Our Perspective

      • Cote d’Ivoire: Working towards recovery

        28 Sep 2011

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        Internally Displaced Persons in Côte d'Ivoire. UN Photo/Eskinder Debebe

        Since re-opening the UNDP office in Côte d’Ivoire some four months ago, we have been working together with NGOs along the western border with Liberia, assisting recently-returned internally displaced people who had moved following a political crisis triggered by the disputed December 2010 election. More than 20,000 people now have better access to water through rehabilitated water pumps and water treatment of 100 wells. Almost 5,000 youth are engaged in some UNDP-supported income-generating activity related to agricultural processing, small trading initiatives, among others. In addition to reintegrating hundreds of thousands of displaced people, Ivoirians face other urgent challenges, including rebuilding trust among the population, and restoring security and rule of law. The economy, historically one of West Africa’s strongest, was also disrupted. The government, the UN and other local partners cannot do it alone, and the gaps are huge. As of 22 September, the Emergency Humanitarian Action Plan for Côte d’Ivoire and neighbouring countries affected by the crisis is funded at 28 per cent with some US$81 million contributed against a total requirement of US$ 291 million. Going forward UNDP’s main focus will be to support the government to restore security and institutions of governance, and find ways to generate jobs Read More

      • Young people: Shaping the world’s future

        06 Sep 2011

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        Young men and women are gathered at a special event in the UN, New York, as part of the activities of the International Year of Youth. (UN Photo/JC McIlwaine)

        Taking part in last month’s United Nations High Level Meeting on Youth, I was inspired by the commitment and dynamism of the women and men aged 15 to 24 buzzing around me. Some 500 young environmental and civic activists and entrepreneurs put their minds together in New York 25-26 July to respond to some of today’s most pressing global challenges. They looked head-on at the impact of being out of work and of living in poverty – situations that a majority of the world’s 1.8 billion young people are facing. Overseeing partnership and cooperation efforts of the UN Development Programme (UNDP), we bring together governments, the media, civil society and the private sector to focus on exactly these issues. UNDP has been helping countries around the world with the design of fresh policies for job creation as a means for cutting poverty, particularly for younger generations.   For example, today we are working to empower young people in Arab states, where they are experiencing unemployment at a rate twice the global average. In Tunisia, we’re currently designing training and promoting entrepreneurship for youth in the province of Medenine whose economy has been badly affected by the Libyan crisis. In Egypt, we’re Read More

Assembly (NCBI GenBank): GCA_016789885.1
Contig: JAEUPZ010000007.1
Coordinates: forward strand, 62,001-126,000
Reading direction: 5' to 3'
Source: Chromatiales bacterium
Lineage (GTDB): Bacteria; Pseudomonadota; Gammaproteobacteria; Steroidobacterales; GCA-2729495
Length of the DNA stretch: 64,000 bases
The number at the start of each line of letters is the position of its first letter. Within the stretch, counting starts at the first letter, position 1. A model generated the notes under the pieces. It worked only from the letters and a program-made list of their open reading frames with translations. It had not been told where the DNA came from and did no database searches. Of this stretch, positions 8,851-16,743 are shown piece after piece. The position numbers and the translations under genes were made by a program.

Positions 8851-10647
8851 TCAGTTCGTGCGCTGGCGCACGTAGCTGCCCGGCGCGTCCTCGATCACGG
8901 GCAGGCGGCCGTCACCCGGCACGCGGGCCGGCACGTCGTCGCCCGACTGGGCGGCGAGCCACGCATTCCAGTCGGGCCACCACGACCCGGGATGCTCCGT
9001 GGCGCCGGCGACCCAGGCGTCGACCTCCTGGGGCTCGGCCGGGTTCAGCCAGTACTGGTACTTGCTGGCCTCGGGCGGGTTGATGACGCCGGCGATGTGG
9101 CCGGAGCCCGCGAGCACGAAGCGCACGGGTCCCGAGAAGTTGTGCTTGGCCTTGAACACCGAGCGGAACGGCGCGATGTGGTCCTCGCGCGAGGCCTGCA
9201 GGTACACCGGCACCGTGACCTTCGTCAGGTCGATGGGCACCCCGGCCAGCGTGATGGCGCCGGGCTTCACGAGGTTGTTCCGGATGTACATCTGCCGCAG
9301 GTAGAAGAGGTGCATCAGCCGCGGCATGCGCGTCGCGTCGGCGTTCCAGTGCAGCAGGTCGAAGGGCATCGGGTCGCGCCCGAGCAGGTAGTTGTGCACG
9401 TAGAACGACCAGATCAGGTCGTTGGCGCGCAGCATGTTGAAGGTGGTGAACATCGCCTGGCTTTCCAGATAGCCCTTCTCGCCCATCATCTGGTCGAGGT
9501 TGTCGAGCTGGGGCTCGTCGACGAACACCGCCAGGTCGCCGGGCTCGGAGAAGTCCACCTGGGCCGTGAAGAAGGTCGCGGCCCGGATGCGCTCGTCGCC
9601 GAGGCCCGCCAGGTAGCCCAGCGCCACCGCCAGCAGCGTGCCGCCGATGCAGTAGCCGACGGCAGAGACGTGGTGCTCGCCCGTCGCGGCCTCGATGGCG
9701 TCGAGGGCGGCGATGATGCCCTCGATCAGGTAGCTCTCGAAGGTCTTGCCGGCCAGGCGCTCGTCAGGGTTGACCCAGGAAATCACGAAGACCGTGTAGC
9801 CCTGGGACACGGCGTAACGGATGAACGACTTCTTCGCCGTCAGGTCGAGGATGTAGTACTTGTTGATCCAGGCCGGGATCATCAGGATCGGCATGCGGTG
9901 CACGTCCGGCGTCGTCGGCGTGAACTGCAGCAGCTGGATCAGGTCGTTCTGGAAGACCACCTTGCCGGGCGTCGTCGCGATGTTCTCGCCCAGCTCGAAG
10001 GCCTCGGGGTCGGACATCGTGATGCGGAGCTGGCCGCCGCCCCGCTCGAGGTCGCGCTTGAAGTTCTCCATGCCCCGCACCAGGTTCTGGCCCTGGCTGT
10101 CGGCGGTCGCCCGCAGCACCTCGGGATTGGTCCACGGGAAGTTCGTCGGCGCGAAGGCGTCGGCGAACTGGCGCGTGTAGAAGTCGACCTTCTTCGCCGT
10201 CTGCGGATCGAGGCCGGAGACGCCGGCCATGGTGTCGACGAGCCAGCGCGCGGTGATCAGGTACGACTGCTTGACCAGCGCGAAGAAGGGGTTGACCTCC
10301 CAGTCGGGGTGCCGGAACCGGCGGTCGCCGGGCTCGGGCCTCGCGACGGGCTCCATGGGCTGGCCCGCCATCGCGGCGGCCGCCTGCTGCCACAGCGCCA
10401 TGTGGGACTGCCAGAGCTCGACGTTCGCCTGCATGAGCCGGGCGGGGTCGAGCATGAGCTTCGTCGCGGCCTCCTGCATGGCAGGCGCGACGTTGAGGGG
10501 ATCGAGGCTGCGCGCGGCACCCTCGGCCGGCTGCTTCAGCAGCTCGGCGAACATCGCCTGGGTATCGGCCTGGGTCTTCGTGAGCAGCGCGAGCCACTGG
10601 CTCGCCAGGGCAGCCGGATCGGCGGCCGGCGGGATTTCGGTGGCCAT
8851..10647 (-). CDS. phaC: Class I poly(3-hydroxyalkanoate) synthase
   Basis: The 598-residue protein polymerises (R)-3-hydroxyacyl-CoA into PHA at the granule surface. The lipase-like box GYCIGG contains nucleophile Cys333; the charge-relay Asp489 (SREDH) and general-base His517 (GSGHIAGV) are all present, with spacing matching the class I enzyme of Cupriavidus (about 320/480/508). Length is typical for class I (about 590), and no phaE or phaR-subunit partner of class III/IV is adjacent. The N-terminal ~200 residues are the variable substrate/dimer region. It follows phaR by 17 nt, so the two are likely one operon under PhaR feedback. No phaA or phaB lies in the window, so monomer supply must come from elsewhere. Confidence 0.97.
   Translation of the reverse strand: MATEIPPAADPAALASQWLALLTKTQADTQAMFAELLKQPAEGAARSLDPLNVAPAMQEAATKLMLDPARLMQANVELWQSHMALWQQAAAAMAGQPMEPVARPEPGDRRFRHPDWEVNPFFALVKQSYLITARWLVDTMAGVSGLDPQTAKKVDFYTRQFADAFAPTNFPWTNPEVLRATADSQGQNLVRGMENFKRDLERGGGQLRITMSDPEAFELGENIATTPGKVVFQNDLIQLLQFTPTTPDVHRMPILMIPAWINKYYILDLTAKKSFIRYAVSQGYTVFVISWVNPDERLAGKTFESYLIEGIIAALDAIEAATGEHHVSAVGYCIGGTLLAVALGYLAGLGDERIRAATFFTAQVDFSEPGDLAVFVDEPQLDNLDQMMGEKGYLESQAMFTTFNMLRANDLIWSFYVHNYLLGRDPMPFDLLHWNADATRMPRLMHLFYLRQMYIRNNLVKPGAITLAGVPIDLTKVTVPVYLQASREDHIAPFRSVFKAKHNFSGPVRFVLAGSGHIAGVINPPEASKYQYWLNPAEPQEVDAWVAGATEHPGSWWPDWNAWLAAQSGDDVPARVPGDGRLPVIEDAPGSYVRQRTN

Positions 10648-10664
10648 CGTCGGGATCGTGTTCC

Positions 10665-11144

• Don't Turn Away From the World's Most Violent Region

        29 Aug 2011

        Even though the era of civil conflict in Central America is over, the region has the highest murder rate in the world: 44 per 100,000 people, 11 times the worldwide average of four per 100,000. This means more than 18,000 homicides in 2010 and 79,000 in the past six years. The late 1990s saw new democratic consolidation and economic growth in Central America, with admittedly mixed results. But the absence of outright war failed to bring peace, and sustained global efforts are now essential if we are to prevent the region’s already grave security crisis from worsening. Citizens feel unsafe on the streets, and even in their own homes. For their part, governments have to tackle the threat of drug-trafficking, kidnapping, organised crime, gangs, arms-dealing, and human-trafficking. Direct costs include loss of life, disability, and the illicit trade that results from crimes against property. Huge social inequality and under-employment among younger citizens form the backdrop for this insecurity, which goes beyond the domain of the war against drugs. Insecurity exacts a grimly quantifiable toll on both GDP and human development, thwarting the capacity both of individuals and of whole societies to fulfil their potential in this ever more global economy. The Read More